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Zero Crossing Detectors and Comparators

Zero Crossing Detectors and Comparators

Zero crossing detectors as a group are not a well-understood application, although they are essential elements in a wide range of products. It has probably escaped the notice of readers who have looked at the lighting controller and the Linkwitz Cosine Burst Generator, but both of these rely on a zero crossing detector for their operation.
Figure shows the zero crossing detector as used for the dimmer ramp generator in Project 62. This circuit has been around (almost) forever, and it does work reasonably well. Although it has almost zero phase inaccuracy, that is largely because the pulse is so broad that any inaccuracy is completely swamped. The comparator function is handled by transistor Q1 – very basic, but adequate for the job.

The circuit is also sensitive to level, and for acceptable performance the AC waveform needs to be of reasonably high amplitude. 12-15V AC is typical. If the voltage is too low, the pulse width will increase. The arrangement shown actually gives better performance than the version shown in Project 62 and elsewhere on the Net. In case you were wondering, R1 is there to ensure that the voltage falls to zero – stray capacitance is sufficient to stop the circuit from working without it.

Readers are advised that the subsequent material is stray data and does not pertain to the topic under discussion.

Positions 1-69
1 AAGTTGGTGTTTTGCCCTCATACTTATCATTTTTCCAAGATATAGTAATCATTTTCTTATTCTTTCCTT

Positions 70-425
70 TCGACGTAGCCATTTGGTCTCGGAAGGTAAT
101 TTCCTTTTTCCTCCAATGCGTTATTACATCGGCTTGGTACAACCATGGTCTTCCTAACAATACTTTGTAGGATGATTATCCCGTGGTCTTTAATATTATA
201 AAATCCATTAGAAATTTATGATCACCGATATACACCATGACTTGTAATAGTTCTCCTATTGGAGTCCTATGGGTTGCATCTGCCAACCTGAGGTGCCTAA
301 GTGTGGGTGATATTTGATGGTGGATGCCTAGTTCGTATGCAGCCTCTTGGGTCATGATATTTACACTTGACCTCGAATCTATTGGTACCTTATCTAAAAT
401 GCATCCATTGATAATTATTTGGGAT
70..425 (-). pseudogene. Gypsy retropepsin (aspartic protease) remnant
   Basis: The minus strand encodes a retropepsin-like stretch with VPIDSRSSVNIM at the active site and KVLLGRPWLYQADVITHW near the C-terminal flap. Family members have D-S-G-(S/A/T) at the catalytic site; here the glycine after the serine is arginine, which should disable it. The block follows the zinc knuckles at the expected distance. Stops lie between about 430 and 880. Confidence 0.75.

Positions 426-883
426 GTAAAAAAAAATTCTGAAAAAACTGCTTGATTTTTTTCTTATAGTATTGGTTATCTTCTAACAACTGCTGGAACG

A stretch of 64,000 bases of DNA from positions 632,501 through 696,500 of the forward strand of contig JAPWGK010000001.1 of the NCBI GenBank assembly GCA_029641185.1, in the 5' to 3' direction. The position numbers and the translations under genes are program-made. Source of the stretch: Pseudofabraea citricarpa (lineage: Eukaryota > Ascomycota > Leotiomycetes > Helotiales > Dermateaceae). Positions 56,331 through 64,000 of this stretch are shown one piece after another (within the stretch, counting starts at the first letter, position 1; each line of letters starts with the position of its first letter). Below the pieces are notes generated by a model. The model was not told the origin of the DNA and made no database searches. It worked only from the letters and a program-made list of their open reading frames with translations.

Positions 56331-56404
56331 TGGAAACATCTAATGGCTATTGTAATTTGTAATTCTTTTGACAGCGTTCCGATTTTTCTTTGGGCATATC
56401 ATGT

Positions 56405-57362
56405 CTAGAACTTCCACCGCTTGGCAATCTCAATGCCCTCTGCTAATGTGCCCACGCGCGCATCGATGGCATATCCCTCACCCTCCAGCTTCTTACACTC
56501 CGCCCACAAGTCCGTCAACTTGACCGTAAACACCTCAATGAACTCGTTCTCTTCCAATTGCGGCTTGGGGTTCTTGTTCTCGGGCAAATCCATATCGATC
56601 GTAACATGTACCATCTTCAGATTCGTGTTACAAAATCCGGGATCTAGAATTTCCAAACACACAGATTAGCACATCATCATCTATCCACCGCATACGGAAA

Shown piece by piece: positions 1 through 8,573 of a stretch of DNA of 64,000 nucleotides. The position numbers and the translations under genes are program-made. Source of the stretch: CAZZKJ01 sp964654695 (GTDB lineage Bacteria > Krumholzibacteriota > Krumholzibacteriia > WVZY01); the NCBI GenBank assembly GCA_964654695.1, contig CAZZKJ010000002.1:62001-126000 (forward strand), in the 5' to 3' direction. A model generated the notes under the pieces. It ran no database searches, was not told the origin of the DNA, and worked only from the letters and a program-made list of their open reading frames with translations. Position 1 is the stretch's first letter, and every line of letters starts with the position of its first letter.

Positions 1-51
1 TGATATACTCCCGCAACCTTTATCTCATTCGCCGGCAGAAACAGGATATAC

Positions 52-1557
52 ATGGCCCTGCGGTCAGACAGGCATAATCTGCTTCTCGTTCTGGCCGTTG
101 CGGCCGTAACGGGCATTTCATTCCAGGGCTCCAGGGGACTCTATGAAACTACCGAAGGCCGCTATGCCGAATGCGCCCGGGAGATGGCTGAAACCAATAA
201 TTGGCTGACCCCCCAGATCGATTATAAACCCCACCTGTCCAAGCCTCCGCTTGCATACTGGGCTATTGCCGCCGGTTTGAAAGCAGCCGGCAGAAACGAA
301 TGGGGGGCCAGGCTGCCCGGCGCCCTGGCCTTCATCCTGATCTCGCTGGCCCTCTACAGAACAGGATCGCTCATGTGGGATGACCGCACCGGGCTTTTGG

The pulse width of this circuit (at 50Hz) is typically around 600us (0.6ms) which sounds fast enough. The problem is that at 50Hz each half cycle takes only 10ms (8.33ms at 60Hz), so the pulse width is over 5% of the total period. This is why most dimmers can only claim a range of 10%-90% – the zero crossing pulse lasts too long to allow more range.

While this is not a problem with the average dimmer, it is not acceptable for precision applications. For a tone burst generator (either the cosine burst or a ‘conventional’ tone burst generator), any inaccuracy will cause the switched waveform to contain glitches. The seriousness of this depends on the application.

Precision zero crossing detectors come in a fairly wide range of topologies, some interesting, others not. One of the most common is shown in Project 58, and is commonly used for this application. The exclusive OR (or XOR) gate makes an excellent edge detector.

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